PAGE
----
Supporting children who struggle with self-regulation : the role of early family risk and child care quality Public Deposited

http://ir.library.oregonstate.edu/concern/graduate_thesis_or_dissertations/mc87pt65d

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  • Children's early self-regulation skills have long-term implications for a variety of academic, social, and health outcomes. Unfortunately, children facing multiple family risk factors (e.g., harsh parenting, economic disadvantage) are more likely to struggle with early self-regulation. Despite early disparities in self-regulation, promising intervention evidence suggests that high quality prekindergarten experiences can improve children's self-regulation skills, especially for children with self-regulatory challenges. At this point, few studies have examined how children's self-regulation may differ according to the unique combinations of family risks they experience during their first three years of life. Furthermore, it remains largely unknown how children's experiences in typical early care and education settings relate to their self-regulation development. To address these gaps in the literature, this dissertation includes two studies focused on understanding children with low early self-regulation. The first study addressed how distinct combinations of family risk factors (i.e., family risk profiles), as experienced during the first three years of life, predicted children's self-regulation at 36-months. Person-centered analyses indicated children's family risk experiences were captured by three distinct family risk profiles: 1) low risk, 2) low-income/low cognitive stimulation/single parent (ICS), and 3) low-income/low cognitive stimulation/high parental harshness (ICH). Each of the three profiles predicted significant differences in children's early self-regulation, with children characterized by the profile including high harshness (ICH) exhibiting the lowest self-regulation skills. Study 2 examined how two dimensions of early care and education process quality (positivity/responsivity and cognitive stimulation) experienced during children's prekindergarten year predicted their subsequent self-regulation in the fall of kindergarten. This study also considered children's earlier self-regulation as a moderator of both quality dimensions. Results indicated that higher positivity/responsivity predicted stronger self-regulation in the fall of kindergarten for children with low early self-regulation, but not for the overall sample. Cognitive stimulation did not predict children's self-regulation in kindergarten, regardless of early self-regulation skills. Overall, findings from these studies help explain why some children struggle more with early self-regulation than others, and how high quality early care and education can support children's transition to kindergarten, particularly for children with low early self-regulation.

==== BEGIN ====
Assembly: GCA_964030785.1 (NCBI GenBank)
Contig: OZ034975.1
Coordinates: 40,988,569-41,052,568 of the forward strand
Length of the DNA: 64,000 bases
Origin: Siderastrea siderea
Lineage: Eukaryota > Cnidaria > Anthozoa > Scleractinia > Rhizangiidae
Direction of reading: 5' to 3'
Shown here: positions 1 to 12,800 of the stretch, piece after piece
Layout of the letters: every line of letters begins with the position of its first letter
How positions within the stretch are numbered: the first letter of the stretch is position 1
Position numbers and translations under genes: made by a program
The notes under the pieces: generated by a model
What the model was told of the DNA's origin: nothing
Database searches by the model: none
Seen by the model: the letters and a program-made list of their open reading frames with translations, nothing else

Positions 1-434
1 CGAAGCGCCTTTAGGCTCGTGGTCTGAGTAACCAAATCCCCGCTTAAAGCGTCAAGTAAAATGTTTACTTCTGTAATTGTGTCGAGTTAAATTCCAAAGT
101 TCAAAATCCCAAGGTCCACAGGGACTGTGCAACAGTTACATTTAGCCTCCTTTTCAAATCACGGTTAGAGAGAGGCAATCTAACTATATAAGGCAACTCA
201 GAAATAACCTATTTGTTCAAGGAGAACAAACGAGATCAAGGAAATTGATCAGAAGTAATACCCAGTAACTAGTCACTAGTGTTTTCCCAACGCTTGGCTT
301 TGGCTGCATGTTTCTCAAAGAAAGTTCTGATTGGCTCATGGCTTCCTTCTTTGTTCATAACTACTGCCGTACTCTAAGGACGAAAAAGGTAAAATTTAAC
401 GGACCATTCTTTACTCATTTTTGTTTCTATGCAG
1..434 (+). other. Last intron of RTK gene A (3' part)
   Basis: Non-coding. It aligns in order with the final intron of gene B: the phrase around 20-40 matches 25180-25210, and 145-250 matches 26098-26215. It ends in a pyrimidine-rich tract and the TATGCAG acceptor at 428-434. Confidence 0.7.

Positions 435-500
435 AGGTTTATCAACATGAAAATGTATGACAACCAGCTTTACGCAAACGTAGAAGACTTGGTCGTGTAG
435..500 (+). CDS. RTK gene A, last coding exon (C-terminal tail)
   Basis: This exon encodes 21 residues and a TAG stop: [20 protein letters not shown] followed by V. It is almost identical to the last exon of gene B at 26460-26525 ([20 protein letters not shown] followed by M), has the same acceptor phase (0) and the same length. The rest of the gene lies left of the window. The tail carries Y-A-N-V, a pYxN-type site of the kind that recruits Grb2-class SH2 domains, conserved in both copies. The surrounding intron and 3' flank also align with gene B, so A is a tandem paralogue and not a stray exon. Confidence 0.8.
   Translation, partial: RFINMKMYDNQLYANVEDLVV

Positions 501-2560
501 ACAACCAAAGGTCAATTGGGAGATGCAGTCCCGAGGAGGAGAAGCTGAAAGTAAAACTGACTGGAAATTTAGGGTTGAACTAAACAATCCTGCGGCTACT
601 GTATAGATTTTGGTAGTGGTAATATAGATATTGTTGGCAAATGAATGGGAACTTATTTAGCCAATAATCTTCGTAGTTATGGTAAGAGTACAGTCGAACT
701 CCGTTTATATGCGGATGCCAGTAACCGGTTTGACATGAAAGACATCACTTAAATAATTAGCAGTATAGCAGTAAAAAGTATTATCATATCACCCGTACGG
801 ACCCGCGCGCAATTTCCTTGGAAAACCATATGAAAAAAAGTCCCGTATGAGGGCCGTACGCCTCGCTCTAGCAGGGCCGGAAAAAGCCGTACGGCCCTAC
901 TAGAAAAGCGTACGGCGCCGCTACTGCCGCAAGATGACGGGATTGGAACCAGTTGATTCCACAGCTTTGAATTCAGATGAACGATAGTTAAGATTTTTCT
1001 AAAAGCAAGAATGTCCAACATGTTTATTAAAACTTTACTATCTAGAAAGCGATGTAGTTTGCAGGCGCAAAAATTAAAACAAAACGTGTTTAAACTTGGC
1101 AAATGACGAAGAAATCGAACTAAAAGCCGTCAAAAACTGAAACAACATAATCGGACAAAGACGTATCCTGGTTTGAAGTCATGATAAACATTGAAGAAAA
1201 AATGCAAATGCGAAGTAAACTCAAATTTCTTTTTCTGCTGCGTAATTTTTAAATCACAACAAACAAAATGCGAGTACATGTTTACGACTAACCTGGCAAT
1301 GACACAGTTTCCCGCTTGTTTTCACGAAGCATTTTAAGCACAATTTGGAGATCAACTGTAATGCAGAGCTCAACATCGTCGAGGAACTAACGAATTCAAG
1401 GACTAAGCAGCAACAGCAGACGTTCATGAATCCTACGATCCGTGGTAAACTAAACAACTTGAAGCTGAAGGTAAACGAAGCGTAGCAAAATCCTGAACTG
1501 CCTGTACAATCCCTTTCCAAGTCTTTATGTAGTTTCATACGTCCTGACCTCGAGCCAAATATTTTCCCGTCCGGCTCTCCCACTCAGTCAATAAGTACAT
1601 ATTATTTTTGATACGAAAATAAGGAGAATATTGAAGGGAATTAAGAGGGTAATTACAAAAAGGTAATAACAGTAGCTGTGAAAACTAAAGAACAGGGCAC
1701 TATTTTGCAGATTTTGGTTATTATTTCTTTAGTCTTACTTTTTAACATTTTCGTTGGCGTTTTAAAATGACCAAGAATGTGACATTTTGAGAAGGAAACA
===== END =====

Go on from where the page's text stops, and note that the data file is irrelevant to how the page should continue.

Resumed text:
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  • description.provenance : Approved for entry into archive by Julie Kurtz(julie.kurtz@oregonstate.edu) on 2014-06-27T19:16:44Z (GMT) No. of bitstreams: 1 PrattMeganE2014.pdf: 1008039 bytes, checksum: 551d9250e1a276e036f87f29c74fe849 (MD5)
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  • description.provenance : Rejected by Julie Kurtz(julie.kurtz@oregonstate.edu), reason: Rejecting because two pages are missing, pages 69 & 70. Page 69 looks like it should be Table 1.2 and page 70 Table 1.3. Also page 111 is shifted to the far right so it shows only page 11. Once revised, log back into ScholarsArchive and go to the upload page. Replace the attached file with the revised file and resubmit. Thanks, Julie on 2014-06-26T17:03:26Z (GMT)
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  • description.provenance : Approved for entry into archive by Laura Wilson(laura.wilson@oregonstate.edu) on 2014-07-15T17:41:44Z (GMT) No. of bitstreams: 1 PrattMeganE2014.pdf: 1008039 bytes, checksum: 551d9250e1a276e036f87f29c74fe849 (MD5)

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